The Lantern by Deborah Lawrenson.
An evocative, deeply moving tale of past and present make this story quite wonderful and fascinating to read. An appealing aspect of this book is the wonderful setting in the Provence area of France in which fascinating descriptions are given of the surrounding areas and villages. The beauty and the timelessness of rural France. The spectacular mountain scenery which is described vividly and enhances the beauty of the settings.
At times the book seems to have an element of the unexpected and mystical. The lantern which is seen at nights without any obvious explanation and other seemingly unexplained occurrences which give a fleetingly haunting element of beauty to the story.
There are two stories which run parallel in the book, the modern and a time in the not so distant past of a few decades earlier at the farm house. I found this aspect of the story quite magical and entrancing for the details of life in the rural village and at the farm house in earlier years where life seemed more simple. The stories surrounding Benedicte, her mother, grand-mother, blind sister and brother and neighbouring villagers were told with panache and insight. It was a wondrous and beautiful time in France full of magic with the changing landscapes and colours of the seasons, the beauty and serenity.
There were fetes and festivals in the surrounding villages and Benedicte’s father made walnut wine at the farm house. At one time the place had been a thriving, prospering community where there was often ready assistance from the neighbours and villagers. The lavender and perfumes of Provence play a significant role in the story and the descriptions of the flowers and herbs of the areas give beauty and a trace of the exotic to the novel.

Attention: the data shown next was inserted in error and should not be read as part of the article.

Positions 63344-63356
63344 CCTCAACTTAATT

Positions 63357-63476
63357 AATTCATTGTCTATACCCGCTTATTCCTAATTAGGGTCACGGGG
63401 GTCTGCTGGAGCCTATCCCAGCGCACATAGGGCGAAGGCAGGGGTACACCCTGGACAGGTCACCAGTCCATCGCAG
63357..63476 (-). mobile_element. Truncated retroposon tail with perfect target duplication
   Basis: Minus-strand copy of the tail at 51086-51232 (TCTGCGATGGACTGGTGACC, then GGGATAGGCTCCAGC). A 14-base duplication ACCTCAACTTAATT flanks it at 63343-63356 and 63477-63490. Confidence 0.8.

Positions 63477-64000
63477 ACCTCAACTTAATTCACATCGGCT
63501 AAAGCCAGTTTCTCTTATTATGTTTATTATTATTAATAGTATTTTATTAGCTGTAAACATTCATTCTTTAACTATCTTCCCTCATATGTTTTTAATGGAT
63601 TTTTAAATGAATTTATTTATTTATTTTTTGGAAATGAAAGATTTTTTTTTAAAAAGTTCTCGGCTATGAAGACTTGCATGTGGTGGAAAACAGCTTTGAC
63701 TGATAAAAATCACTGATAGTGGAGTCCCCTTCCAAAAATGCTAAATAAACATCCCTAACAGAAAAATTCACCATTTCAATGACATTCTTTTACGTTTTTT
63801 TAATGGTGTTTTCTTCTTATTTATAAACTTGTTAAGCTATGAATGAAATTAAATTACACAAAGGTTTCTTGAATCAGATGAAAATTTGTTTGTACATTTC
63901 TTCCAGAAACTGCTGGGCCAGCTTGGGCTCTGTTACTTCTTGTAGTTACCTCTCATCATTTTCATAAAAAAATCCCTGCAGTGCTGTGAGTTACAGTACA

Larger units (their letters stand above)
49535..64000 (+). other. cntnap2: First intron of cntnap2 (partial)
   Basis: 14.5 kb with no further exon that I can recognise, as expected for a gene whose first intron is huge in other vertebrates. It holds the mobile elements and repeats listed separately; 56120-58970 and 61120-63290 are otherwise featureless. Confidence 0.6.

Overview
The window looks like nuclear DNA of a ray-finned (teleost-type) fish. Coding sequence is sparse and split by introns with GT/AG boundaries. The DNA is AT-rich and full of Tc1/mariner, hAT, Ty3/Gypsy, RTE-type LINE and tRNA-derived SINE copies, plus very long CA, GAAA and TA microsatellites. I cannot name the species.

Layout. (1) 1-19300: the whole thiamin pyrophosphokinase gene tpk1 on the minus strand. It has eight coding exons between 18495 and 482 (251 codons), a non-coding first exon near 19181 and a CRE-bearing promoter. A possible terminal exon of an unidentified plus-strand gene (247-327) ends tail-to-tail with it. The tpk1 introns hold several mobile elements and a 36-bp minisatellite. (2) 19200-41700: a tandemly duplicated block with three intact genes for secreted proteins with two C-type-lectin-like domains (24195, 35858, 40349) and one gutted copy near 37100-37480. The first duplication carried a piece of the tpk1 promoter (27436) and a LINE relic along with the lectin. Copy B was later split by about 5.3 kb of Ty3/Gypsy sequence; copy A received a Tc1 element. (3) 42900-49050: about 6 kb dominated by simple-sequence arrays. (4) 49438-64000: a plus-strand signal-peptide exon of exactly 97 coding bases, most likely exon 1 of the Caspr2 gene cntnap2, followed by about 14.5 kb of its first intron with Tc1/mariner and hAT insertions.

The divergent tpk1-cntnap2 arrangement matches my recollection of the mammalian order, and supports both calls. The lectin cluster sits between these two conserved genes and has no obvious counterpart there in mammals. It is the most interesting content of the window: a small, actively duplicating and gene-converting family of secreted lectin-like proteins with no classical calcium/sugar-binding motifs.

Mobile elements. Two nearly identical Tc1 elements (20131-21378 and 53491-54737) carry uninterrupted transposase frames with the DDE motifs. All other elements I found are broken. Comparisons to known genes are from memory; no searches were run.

The story of the blind girl is quite fascinating, who because of her talent for scent which had been developed from a young age, achieves success in Paris as a perfumier. The modern aspect of the story is also quite compelling and which is the story of a romance. This story can be unsettling at times and there is also mystery surrounding the tale. Shades of the film “Rebecca” come to mind. The author has mentioned in her notes that she read Rebecca by Daphne du Maurier before writing the novel.
I am reminded of another story where there were two parallel stories of the past and the present. This was the wonderful book of “The Aviary Gate” by Katie Hickman. The story of the past was a beautiful love story where an English woman, Celia Lamprey, had been captured at sea while on her way to be married to an English merchant and was taken as a prisoner to the Sultan’s harem at the palace at Old Constantinople. The story was quite powerful. There was also a modern story in the book where the heroine of earlier times was the subject of a research by a modern scholar in Istanbul. This aspect of the story was appealing and quite fascinating for the wonderful descriptions of the settings in modern day Turkey, the city of Istanbul and places out of the city which were built close to the water and were serene and beautiful.